Making the old sound new
Hall & Oates tweak hit songs with good results
By Steve Metsch
When you have as many well-known hit songs as do Hall & Oates, it’s difficult to tour without sounding like a greatest hits album.
You’ve got to tweak some of the songs to keep things fresh, not only for the audience, but for the band. Slow some songs down, add some solos, extend the time, things like that.
Hall & Oates did all of the above – and with pretty good results – when they played the Hollywood Casino Amphitheatre in Tinley Park the lovely summer night of Aug. 26.
They opened with “Maneater” which, frankly, was too slow. The song still sounds good, but the pace could’ve been increased a bit.
After that, Daryl Hall summed up what 99.9 percent of the crowd was probably thinking with “It’s good to be back in the world.” The outdoor venue was about two-thirds filled.
This concert, like so many others, had been postponed because of the coronavirus pandemic. Although it was outdoors, a smattering of people wore masks, making it more difficult to gulp down their overpriced cans of beer.
“Out of Touch” was played pretty much as we remember it, filled with the delightful pop hooks that helped Hall & Oates sell millions of records over the years.
The afore-mentioned solos, this one by the band’s longtime saxophonist Charles DeChant, added much to “Say It Isn’t So.”
Being one of the biggest-selling duos in music history, it’s only fitting they dusted off their 1980 cover of another famed duo, The Righteous Brothers’ “You’ve Lost That Lovin’ Feeling.” And, they sounded as good as they did 41 years ago.
With that in mind, I was kind of surprised they did not cover any songs by The Everly Brothers, after Don Everly passed away on Aug. 21. That would’ve been a nice tribute, a la what Dwight Yoakam did when he and his band played “Bye Bye Love” in Joliet on Aug. 22.
Hall’s voice sounds a tad deeper at age 74 then at age 34. But overall, he still sounds terrific. It was a relief that, unlike many other aging rockers, he didn’t strain to hit high notes found effortlessly so many years ago.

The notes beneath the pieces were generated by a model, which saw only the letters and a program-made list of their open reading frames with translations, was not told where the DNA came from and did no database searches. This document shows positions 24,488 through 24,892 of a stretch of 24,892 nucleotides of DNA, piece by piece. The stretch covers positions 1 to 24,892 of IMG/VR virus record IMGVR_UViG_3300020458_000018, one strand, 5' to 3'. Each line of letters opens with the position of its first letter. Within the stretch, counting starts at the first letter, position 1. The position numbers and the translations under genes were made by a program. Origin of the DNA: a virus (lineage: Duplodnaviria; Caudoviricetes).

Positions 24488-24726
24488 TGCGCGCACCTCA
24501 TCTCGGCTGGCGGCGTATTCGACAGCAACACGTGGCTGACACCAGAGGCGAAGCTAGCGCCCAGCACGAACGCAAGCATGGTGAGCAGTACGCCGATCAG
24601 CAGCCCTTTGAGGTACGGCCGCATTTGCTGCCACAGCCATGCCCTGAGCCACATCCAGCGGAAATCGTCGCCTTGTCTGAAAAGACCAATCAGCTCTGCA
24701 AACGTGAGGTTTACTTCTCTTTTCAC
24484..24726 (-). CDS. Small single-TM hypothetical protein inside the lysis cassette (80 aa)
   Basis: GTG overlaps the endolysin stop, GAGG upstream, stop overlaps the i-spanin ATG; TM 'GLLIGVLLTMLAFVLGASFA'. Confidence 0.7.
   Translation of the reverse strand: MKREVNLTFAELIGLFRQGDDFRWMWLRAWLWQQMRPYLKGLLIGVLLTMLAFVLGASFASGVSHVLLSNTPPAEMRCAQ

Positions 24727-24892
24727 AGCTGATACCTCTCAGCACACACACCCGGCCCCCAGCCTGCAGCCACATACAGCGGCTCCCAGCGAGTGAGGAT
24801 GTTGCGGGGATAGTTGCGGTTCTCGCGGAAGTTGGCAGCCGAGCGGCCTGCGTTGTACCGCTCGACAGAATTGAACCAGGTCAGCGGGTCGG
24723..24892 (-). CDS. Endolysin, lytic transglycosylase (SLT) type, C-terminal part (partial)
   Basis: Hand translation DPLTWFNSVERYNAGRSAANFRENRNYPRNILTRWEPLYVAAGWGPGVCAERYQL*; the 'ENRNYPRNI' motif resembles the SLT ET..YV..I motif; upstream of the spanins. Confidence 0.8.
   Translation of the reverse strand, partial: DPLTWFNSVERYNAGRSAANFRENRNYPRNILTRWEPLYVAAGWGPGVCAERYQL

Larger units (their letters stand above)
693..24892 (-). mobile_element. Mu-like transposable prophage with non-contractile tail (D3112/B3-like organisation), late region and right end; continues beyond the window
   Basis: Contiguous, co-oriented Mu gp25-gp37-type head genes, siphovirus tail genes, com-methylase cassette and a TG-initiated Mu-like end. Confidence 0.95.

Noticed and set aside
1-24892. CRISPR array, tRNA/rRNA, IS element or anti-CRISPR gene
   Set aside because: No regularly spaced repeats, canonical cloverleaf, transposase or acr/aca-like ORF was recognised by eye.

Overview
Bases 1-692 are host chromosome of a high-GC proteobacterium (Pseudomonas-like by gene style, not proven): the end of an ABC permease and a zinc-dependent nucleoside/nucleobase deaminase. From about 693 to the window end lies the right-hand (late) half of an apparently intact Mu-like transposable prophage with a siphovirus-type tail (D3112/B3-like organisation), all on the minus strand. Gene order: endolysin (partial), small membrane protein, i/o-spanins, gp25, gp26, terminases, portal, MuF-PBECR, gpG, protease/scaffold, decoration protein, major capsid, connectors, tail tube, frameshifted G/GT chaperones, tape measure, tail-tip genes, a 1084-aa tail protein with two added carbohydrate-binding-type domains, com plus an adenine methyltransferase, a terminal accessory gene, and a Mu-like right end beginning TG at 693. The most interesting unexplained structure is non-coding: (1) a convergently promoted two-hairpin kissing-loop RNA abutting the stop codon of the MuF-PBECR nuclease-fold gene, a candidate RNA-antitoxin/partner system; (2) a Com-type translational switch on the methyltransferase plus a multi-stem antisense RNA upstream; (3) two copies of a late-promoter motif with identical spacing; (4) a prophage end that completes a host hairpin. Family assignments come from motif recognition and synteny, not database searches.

The seldom-heard “Back Together Again,” that features more singing than usual by Oates, 73, fit the mood of the evening, as he noted.
The show ended after 10 songs and 60 minutes, but the band soon returned for four songs in a 30-minute encore.
It’s hard to top the quartet of “Rich Girl,” the 1976 hit that put the band on the map; the impossibly catchy “Kiss on My List;” the powerful pop smash “Private Eyes” and “You Make My Dreams,” which featured each musician having time in the spotlight. Played a bit slower than the original, “Private Eyes” still packs a wallop, and was one of the best songs of the evening.
Was it a perfect show? Nah. No show ever is. Could they have played a bit longer than 90 minutes? Certainly. “Family Man” and “Adult Education” will have to wait for their next visit. But it was still a very enjoyable night of music.
The pop band Squeeze – with original members Glenn Tilbrook and Chris Difford – opened with a powerful hour-long set. “Black Coffee in Bed,” Tempted” and “Pulling Mussels” were in the mix, along with an outstanding version of “Annie Get Your Gun.”
Squeeze’s sound system was actually a bit better than that of Hall & Oates. That’s odd. Usually, the headliner sounds better than the opening act. Hall & Oates had moments where solos were tough to hear. Not Squeeze.